Researchers Use Ultrasonic Processing for Fast Biodiesel Production
26 February 2007
|An example of inline ultrasonic processing for biodiesel production. Click to enlarge. Source: Hielscher.|
Researchers at Mississippi State University report that ultrasonic processing used in biodiesel production delivers a biodiesel yield in excess of 99% in five minutes or less, compared to one hour or more using conventional batch reactor systems. The work is described in the current issue of the journal Energy & Fuels.
Ultrasonication can also help to reduce the separation time from 5 to 10 hours required with conventional agitation, to less than 15 minutes, according to Hielscher, a small German company providing ultrasonic processing equipment for a variety of sonochemical applications, biodiesel production being one.
The ultrasonication also helps to decrease to amount of catalyst required by 50 to 60% due to the increased chemical activity in the presence of cavitation. Another benefit is the increase in purity of the glycerol.
Sonochemistry—the application of ultrasound to chemical reactions and processes—is based on the phenomenon of cavitation: the formation, growth and implosive collapse of bubbles in a liquid.
Cavitation can be produced through different means, including high pressure nozzles, high velocity rotation, or ultrasonic transducers. The input energy is transformed into friction, turbulences, waves and cavitation.
Cavitation bubbles are vacuum bubbles, created by a fast moving surface on one side and an inert liquid on the other. The resulting pressure differences serve to overcome the cohesion and adhesion forces within the liquid. Cavitational collapse produces intense local heating (~5,000 K), high pressures (~1,000 atm), and enormous heating and cooling rates (>109 K/sec and liquid jet streams (~400 km/h).
The fraction of the input energy that is transformed into cavitation depends on several factors describing the movement of the cavitation generating equipment in the liquid, according to Hielscher.
The intensity of acceleration is one of the most important factors influencing the efficient transformation of energy into cavitation. Higher acceleration creates higher pressure differences. This in turn increases the probability of the creation of vacuum bubbles instead of the creation of waves propagating through the liquid. Thus, the higher the acceleration the higher is the fraction of the energy that is transformed into cavitation.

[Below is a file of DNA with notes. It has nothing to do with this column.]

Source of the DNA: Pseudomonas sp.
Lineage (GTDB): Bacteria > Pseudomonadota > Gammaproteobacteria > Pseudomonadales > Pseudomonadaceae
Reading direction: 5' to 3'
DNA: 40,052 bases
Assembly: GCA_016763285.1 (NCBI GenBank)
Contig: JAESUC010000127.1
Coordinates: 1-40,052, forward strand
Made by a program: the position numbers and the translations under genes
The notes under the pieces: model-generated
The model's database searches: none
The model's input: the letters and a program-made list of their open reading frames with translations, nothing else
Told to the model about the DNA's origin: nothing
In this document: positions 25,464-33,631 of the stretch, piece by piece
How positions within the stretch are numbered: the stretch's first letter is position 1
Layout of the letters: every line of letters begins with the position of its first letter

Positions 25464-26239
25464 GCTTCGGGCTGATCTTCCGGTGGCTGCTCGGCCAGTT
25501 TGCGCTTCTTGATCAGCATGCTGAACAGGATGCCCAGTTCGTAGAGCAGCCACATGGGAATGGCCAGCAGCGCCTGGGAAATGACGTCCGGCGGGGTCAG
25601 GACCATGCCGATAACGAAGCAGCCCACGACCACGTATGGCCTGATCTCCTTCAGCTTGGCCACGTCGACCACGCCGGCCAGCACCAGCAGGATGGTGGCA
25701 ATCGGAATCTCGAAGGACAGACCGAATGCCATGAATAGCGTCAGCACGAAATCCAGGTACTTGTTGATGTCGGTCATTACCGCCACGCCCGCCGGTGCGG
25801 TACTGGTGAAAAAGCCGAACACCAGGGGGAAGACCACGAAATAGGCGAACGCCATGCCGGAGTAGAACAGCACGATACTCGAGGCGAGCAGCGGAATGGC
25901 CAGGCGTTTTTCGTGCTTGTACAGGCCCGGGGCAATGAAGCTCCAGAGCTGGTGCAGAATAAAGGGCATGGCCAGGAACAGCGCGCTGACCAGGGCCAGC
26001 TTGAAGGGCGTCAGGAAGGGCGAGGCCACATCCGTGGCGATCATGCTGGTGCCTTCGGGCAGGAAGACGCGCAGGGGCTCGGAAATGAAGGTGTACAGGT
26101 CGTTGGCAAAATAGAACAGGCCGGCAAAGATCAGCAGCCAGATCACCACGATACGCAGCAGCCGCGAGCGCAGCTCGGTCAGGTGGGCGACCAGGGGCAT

In case of an ultrasonic transducer, the intensity of acceleration is described by the amplitude of oscillation. Higher amplitudes result in a more effective creation of cavitation. In addition to the intensity, the liquid should be accelerated in a way to create minimal losses in terms of turbulences, friction and wave generation. For this, the optimal way is a unilateral direction of movement.—Hielscher backgrounder on Sonochemistry
Biodiesel conventionally is produced by the base-catalyzed transesterification of fatty acids from vegetable oils or animal fats with methanol in a batch reactor using heat and mechanical mixing energy as energy inputs. Glycerol is a byproduct of the reaction, and must be separated from the biodiesel product.
The use of ultrasonic processing not only can provide energy for the reaction, but can achieve better mixing and more rapid separation.
Hielscher estimates that costs for ultrasonication in biodiesel processing will vary between €0.002 and €0.015 per liter (€0.008 to €0.06/gallon) when used in commercial scale, depending on the flow rate.
Other researchers and companies are using ultrasonic processing for other bio- and alternative-fuel products:
Researchers at Iowa State University are exploring the use of ultrasonics to boost ethanol production from corn. (Earlier post.)
Advanced Plant Pharmaceuticals, through its merger with World Health Energy, is adopting ultrasonication as its biodiesel process to provide itself with production cost advantages. (Earlier post.)
GreenShift Corporation formed General Ultrasonics Corporation, a development stage company that owns patented technologies that use ultrasonic energies to enhance physical and chemical reactions including more efficient steam reformation to produce hydrogen. (Earlier post.)
“Base-Catalyzed Fast Transesterification of Soybean Oil Using Ultrasonication”; Alok Kumar Singh, Sandun D. Fernando, and Rafael Hernandez; Energy Fuels, ASAP Article 10.1021/ef060507g S0887-0624(06)00507-X
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